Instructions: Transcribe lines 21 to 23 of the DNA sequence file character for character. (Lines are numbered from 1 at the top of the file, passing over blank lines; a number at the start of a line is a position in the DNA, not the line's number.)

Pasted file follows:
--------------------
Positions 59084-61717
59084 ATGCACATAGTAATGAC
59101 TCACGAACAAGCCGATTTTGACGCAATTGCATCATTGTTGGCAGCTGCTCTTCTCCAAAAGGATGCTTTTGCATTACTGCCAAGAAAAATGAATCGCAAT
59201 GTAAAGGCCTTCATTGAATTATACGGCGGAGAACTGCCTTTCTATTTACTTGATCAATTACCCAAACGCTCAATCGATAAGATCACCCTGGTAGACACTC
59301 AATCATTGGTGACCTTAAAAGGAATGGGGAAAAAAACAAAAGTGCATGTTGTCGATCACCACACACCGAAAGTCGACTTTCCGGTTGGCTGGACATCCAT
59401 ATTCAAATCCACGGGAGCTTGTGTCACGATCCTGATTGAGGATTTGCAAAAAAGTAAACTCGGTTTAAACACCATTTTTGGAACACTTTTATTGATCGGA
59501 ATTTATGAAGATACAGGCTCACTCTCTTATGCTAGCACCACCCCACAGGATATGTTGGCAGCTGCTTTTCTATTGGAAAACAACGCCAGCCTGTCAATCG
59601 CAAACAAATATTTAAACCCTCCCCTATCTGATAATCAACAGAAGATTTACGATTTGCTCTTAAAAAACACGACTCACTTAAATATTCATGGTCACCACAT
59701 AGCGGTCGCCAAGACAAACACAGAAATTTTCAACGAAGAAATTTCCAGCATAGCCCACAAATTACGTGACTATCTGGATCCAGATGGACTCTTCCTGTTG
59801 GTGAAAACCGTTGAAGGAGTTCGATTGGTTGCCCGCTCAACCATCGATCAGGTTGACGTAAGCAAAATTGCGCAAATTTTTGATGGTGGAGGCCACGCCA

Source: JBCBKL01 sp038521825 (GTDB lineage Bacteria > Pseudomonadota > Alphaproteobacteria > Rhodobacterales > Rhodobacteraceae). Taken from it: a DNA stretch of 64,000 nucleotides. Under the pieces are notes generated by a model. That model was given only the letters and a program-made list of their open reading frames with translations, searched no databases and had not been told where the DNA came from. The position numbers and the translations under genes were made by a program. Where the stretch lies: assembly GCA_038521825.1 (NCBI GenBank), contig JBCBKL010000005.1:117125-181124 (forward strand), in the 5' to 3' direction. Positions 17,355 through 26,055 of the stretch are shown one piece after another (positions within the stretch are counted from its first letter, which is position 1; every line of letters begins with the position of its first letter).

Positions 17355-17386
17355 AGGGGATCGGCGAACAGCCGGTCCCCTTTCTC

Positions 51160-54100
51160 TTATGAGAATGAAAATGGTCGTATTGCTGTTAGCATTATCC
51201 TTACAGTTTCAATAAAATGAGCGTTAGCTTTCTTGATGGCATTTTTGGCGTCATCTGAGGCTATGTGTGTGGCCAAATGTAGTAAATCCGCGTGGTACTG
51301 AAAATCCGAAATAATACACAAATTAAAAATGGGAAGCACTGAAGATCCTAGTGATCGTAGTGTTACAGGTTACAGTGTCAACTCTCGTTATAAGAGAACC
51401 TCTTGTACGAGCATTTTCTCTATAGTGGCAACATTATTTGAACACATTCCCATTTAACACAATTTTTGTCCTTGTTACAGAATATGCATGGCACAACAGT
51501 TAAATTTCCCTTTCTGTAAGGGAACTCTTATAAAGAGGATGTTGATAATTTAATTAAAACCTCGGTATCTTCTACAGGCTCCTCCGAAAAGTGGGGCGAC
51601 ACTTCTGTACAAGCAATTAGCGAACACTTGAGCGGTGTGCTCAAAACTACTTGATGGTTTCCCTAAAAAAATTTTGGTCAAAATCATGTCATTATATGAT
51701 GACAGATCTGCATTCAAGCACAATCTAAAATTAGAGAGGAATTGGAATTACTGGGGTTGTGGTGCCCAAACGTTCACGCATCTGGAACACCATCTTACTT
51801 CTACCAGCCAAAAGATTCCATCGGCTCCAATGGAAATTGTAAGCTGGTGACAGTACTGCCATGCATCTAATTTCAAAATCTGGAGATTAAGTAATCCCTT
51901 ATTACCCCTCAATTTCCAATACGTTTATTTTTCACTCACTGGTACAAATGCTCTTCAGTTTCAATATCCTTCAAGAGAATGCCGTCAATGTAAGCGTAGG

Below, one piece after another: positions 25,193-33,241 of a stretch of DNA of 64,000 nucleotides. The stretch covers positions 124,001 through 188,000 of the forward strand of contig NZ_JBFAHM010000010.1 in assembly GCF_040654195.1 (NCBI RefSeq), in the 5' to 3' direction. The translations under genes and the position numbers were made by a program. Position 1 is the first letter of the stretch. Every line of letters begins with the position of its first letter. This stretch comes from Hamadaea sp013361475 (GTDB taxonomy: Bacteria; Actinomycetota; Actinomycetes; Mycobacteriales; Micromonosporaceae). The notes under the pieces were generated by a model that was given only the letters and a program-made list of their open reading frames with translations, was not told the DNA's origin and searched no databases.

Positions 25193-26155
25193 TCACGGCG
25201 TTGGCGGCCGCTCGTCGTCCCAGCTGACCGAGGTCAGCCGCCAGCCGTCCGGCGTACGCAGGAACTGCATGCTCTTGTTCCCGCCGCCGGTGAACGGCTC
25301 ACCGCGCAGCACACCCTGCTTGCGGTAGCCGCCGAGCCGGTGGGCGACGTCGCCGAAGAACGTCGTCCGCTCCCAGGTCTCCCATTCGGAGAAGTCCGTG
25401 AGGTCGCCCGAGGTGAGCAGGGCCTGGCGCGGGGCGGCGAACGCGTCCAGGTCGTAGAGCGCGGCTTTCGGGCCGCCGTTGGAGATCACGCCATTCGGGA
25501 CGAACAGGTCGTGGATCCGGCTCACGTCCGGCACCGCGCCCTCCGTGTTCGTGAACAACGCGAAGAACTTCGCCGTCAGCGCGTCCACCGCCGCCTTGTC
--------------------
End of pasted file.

51701 GACAGATCTGCATTCAAGCACAATCTAAAATTAGAGAGGAATTGGAATTACTGGGGTTGTGGTGCCCAAACGTTCACGCATCTGGAACACCATCTTACTT
51801 CTACCAGCCAAAAGATTCCATCGGCTCCAATGGAAATTGTAAGCTGGTGACAGTACTGCCATGCATCTAATTTCAAAATCTGGAGATTAAGTAATCCCTT
51901 ATTACCCCTCAATTTCCAATACGTTTATTTTTCACTCACTGGTACAAATGCTCTTCAGTTTCAATATCCTTCAAGAGAATGCCGTCAATGTAAGCGTAGG